3. Aggrieved by that order, the appellant preferred a writ petition to this Court which, as already stated, was dismissed by a learned single Judge.

4. Two matters must be made clear at the outset. It is not disputed before us that the appellant had failed in the examination for the VI0 standard in 1955 in the Junior High School in the district of Banda. It is also not disputed that the fact that he had failed in that examination was not mentioned by his father in the application for the appellant's admission to IX class in the Rahmania Intermediate College. In paragraph 7 of the affidavit accompanying the writ petition, which js sworn by Prag Narain, the grandfather of the appellant, it is stated that the appellant, petitioner was ignorant of the fact that his father had mentioned! In the application for his admission to IX class that he had last studied upto V standard in the Tindwari School and had suppressed the fact that the appellant had last studied in a Junior High School in the district of Banda.

The allegation about the appellant's ignorance of tile facts is sworn on the personal knowledge of the deponent. It is not stated in the affidavit that the deponent was also present at the time ot the admission of the appellant to the IX class in the Rahmania Intermediate College, and we find it difficult to believe that the grandfather personally knew that the appellant was ignorant of the suppression of the fact of his last education of Banda in the year 1955. The father who had filled in the application for the appellant's admission has not come forward to swear an affidavit and allege that the latter was ignorant of the facts stated in the application for his admission, nor has the appellant filed an affidavit that he was ignorant of those facts. In these circumstances, we are not inclined to believe that the appellant was really ignorant of what his father had suppressed in the application for his admission to IX class in the Rahmania Intermediate College.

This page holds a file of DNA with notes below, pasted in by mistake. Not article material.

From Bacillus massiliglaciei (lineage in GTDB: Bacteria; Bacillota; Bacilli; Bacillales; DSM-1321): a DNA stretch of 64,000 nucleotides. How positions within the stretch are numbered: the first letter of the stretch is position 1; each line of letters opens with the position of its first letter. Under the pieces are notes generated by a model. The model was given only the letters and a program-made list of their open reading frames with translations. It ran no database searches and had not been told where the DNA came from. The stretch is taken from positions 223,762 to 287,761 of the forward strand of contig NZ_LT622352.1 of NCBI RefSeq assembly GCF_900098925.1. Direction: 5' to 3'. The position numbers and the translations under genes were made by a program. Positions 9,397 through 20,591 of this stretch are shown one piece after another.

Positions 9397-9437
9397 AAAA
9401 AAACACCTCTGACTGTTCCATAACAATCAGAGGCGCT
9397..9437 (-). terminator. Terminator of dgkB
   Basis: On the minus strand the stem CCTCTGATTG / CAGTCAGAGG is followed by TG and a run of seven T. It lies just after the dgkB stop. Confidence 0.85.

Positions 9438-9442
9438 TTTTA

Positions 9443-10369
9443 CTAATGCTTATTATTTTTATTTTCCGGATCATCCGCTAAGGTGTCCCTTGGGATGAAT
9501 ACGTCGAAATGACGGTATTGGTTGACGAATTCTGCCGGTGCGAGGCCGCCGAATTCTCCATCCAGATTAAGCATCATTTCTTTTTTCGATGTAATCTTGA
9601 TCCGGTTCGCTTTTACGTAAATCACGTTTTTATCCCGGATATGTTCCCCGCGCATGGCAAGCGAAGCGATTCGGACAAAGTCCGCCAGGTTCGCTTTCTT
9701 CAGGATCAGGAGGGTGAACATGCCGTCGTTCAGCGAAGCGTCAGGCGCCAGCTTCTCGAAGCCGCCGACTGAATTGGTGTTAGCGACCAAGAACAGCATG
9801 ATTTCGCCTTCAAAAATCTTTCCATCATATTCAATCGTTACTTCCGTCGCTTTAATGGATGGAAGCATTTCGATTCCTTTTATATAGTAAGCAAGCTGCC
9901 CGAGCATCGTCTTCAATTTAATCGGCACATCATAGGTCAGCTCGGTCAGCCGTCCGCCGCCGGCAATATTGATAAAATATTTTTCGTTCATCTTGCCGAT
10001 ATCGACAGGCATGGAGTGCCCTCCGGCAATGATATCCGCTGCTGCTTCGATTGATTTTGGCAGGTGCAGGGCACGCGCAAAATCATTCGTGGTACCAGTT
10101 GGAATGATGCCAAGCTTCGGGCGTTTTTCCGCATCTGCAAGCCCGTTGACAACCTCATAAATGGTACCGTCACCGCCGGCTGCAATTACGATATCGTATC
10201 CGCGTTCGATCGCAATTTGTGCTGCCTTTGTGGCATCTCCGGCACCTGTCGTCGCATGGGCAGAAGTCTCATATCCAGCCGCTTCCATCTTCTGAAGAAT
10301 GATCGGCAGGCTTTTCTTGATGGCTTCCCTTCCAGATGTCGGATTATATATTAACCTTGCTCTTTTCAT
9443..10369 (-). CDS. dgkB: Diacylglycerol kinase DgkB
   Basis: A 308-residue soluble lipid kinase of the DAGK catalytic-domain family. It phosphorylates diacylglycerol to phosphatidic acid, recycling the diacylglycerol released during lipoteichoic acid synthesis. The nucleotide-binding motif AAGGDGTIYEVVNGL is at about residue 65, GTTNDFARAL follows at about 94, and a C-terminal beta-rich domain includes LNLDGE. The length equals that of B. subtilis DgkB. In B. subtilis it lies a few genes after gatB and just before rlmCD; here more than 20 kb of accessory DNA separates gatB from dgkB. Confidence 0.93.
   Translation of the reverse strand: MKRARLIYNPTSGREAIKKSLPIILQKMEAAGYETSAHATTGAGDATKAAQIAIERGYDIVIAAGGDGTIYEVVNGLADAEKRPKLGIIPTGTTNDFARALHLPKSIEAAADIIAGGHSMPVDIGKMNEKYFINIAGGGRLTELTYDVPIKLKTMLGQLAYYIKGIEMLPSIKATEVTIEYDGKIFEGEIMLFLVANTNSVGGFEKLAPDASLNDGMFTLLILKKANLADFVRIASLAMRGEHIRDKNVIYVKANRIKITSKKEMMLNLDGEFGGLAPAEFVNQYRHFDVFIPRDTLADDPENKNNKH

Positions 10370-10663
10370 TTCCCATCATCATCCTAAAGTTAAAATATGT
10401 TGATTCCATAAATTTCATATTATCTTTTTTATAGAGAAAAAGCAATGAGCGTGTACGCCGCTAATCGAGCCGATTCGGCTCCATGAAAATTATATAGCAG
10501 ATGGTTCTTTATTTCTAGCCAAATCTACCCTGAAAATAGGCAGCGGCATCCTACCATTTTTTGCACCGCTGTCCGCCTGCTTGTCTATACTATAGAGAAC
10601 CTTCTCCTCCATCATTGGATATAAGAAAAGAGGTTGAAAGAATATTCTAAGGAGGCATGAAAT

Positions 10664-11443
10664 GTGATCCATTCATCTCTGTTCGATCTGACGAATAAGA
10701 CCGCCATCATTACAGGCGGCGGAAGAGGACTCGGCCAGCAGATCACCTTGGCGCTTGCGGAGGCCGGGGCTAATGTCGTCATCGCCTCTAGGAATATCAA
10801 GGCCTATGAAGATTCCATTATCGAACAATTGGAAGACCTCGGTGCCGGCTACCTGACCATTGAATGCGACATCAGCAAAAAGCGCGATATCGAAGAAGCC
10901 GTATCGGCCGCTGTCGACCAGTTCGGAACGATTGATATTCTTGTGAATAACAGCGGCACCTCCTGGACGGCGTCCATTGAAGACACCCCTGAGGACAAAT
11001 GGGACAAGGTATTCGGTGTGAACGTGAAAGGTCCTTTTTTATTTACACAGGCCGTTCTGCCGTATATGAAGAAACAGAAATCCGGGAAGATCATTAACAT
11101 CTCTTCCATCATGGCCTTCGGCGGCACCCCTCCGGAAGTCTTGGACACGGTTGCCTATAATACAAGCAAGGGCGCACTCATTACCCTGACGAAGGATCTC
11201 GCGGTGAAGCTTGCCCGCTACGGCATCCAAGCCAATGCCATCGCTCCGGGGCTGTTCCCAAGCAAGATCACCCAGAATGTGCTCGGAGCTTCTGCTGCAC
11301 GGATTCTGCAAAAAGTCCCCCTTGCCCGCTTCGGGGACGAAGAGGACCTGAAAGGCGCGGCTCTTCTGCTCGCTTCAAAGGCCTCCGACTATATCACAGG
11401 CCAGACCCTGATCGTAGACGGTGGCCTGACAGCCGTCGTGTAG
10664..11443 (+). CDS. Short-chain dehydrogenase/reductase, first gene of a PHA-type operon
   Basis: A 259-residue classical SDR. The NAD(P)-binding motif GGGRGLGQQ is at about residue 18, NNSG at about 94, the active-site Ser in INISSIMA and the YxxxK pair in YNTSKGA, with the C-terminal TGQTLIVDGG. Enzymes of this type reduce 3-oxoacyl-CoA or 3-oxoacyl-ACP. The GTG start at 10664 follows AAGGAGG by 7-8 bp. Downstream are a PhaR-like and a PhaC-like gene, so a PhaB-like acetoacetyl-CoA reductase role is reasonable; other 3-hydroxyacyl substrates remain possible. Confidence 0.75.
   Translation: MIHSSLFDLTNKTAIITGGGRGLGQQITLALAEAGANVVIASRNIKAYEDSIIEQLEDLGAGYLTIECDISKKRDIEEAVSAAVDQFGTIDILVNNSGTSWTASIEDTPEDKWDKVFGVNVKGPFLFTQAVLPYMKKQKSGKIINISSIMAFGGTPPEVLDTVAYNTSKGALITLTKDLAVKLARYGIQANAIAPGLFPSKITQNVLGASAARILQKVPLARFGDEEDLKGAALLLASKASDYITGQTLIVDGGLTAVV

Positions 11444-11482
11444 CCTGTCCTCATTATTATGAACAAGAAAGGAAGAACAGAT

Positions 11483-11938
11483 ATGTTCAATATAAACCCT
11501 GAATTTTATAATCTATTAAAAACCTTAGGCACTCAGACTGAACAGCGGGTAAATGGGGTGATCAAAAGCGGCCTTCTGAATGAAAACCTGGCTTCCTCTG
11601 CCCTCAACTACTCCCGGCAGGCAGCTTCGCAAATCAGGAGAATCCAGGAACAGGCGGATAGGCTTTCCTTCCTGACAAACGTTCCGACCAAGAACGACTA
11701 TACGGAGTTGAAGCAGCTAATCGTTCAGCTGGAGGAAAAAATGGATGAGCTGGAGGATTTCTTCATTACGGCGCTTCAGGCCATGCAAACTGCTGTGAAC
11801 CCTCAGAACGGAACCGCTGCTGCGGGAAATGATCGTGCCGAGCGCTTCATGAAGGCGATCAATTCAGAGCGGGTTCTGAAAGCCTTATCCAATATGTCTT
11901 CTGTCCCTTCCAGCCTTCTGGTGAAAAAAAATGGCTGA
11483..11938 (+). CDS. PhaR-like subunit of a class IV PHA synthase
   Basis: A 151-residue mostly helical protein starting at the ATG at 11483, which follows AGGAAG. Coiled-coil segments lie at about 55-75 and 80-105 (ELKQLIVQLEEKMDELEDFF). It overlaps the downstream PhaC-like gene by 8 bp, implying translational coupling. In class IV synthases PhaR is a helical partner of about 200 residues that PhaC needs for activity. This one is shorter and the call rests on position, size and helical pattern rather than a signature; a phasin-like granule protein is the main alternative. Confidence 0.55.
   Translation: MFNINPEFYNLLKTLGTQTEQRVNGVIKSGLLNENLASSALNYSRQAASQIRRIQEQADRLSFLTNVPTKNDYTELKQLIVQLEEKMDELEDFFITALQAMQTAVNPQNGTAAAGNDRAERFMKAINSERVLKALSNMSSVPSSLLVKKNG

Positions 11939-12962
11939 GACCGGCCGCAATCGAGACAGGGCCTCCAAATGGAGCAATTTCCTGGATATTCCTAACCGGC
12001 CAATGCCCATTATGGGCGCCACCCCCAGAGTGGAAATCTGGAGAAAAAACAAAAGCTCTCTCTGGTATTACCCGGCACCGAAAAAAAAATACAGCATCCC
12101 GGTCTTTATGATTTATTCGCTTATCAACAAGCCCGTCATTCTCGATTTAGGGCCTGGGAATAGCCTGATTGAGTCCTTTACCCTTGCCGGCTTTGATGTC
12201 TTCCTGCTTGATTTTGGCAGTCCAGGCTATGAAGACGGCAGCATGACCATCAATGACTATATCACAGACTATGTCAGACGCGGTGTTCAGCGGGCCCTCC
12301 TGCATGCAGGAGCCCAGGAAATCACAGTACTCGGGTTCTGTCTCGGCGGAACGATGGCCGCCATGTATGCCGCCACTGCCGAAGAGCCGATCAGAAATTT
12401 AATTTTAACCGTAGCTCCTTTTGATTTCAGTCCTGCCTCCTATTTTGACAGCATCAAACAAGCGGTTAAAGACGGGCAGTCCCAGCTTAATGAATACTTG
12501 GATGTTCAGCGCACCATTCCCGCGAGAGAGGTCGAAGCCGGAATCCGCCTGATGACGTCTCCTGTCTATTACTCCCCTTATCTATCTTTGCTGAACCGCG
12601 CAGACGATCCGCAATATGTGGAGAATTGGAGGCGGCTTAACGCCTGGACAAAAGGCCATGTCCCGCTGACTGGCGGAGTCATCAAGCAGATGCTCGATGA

5. The High School Examination conducted by the Board of High School and Intermediate consists of a regular course of two years, namely, IX and X classes. In this case, the improper admission of the appellant was sought for the tX class of the High School Examination. We are, therefore, not concerned here with a case where improper admission had been obtained to a class which is not directly connected with the High School Examination.

6. The order of the respondent dated 11-8-1958 cancelling the appellant's certificate for High School Examination of 1957 is based upon Clause (1) of Ch. VI of the Regulations enacted by the respondent. Clause (1) of the said Chapter in so far as it is pertinent, reads thus:

'To consider cases where examinees have concealed any fact or made a false statement in their application forms or a breach of rules and regulations to secure undue admission to an examination..... and to award penalty which may be one or more of the following: (1) Withdrawal of certificate of having passed the examination'.

7. As already stated, the appellant's certificate has been cancelled by the respondent in the purported exercise of its power under that part of Clause (1) which seeks to penalise an examinee for having secured undue admission to an examination by committing a breach of the rules and regulations. The question, therefore, is whether the appellant was guilty of securing an undue admission to the High School Examination of 1957 by committing a breach of the relevant rules and regulations.

8. It is not in dispute that the appellant, having failed in the 1955 examination for the VIII standard in the Junior High School, Banda district, was not entitled under rules to get admission to the IX class in the succeeding academic year i.e., 1955-56. The appellant's father, in order to secure the appellant's admission to the IX class in the academic year 1955-56, made a false statement in the application for his admission to the said class that he had last studied in the Tindwari Primary School upto V standard and wilfully suppressed the fact of the appellant's education in VIII standard in the Junior High School in the district of Banda in 1955.